FOR IMMEDIATE RELEASE
Ellen J.Sullivan, MS, MSJ
Director of Corporate Communications and Advocacy
SGO Endorses USPSTF Recommendations not to Screen Low-Risk Women for Ovarian Cancer
Notes that research is needed to develop effective screening tools
(Sept. 11, 2012) – The Society of Gynecologic Oncology (SGO) announced today that it endorses the recommendations of the U.S. Preventive Services Task Force not to screen asymptomatic women for ovarian cancer.
SGO emphasizes that the recommendations apply only to women at low risk for ovarian cancer and women without symptoms. They do not apply to women at increased risk or those with symptoms.
“Unfortunately, there is currently no effective screening tool for early detection of ovarian cancer in women who are not at increased risk of ovarian cancer,” said SGO President Ronald D. Alvarez, MD. “Furthermore, there is at least moderate certainty that the harms of screening for ovarian cancer in low-risk women outweigh the benefits.”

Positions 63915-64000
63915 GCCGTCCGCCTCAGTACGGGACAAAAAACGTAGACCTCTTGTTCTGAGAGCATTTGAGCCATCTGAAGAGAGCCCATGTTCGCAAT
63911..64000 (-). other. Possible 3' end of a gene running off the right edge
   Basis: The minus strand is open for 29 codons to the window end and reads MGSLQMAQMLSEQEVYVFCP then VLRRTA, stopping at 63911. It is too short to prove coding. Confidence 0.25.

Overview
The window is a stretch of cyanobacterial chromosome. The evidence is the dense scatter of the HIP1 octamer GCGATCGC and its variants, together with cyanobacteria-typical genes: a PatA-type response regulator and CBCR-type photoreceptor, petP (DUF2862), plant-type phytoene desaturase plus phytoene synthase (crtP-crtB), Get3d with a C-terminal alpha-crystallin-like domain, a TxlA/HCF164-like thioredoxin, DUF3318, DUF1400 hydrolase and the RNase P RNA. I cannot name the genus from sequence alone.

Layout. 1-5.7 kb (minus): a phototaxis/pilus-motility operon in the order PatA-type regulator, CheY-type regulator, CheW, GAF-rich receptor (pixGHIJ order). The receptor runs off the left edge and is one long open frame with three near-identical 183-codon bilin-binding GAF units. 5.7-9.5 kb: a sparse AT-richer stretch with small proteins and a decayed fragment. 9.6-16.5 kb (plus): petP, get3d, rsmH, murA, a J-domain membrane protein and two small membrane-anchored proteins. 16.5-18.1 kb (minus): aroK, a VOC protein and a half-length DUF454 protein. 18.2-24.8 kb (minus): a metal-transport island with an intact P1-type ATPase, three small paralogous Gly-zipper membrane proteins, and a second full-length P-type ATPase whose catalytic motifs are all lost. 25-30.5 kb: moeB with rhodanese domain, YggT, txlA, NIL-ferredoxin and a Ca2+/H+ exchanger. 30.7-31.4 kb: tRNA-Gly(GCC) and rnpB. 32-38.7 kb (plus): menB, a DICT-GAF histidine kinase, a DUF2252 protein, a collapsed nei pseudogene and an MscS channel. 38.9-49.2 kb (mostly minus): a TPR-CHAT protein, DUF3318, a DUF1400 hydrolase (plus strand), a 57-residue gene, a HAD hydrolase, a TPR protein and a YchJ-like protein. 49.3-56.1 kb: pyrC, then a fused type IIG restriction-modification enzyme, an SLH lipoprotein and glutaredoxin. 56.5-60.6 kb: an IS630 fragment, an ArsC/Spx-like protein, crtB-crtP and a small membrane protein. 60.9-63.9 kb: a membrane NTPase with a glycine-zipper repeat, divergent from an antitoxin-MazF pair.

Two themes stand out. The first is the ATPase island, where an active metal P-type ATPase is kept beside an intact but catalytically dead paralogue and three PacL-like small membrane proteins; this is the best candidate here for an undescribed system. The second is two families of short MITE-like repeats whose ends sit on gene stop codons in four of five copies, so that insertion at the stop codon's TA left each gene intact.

The most common symptoms of women with ovarian cancer are bloating, pelvic or abdominal pain, difficulty eating or feeling full quickly, and urinary symptoms such as urgency (a constant sense of having to urinate) and frequency (a need to urinate often).
“Women who are showing such symptoms or are diagnosed with ovarian cancer should consult with a gynecologic oncologist,” Dr. Alvarez added. “Women with a family history of ovarian cancer should undergo genetic testing and counseling.”
Genetic testing and counseling can help determine whether a woman is at higher risk for developing ovarian cancer. Risk factors include family history of ovarian cancer, mutations in genes known to increase risk (BRCA1 and BRCA2), diagnosis of pre-menopausal breast cancer and personal history of Lynch syndrome or inheritance of genetic mutations associated with Lynch syndrome. Women with family histories of the following additional cancers should also consider genetic counseling: colon, endometrial, fallopian tube and peritoneal cancer. Women determined to be of high risk for ovarian cancer should be referred to a center specializing in their treatment.
“It is critical for research to continue to one day identify effective screening tools for this deadly disease,” Dr. Alvarez added.
In September 2011, SGO issued a report, “Pathways to Progress in Women’s Cancer: A Research Agenda Proposed by the Society of Gynecologic Oncology.” The report includes several detailed recommendations for research needed to create these tools. It is available here.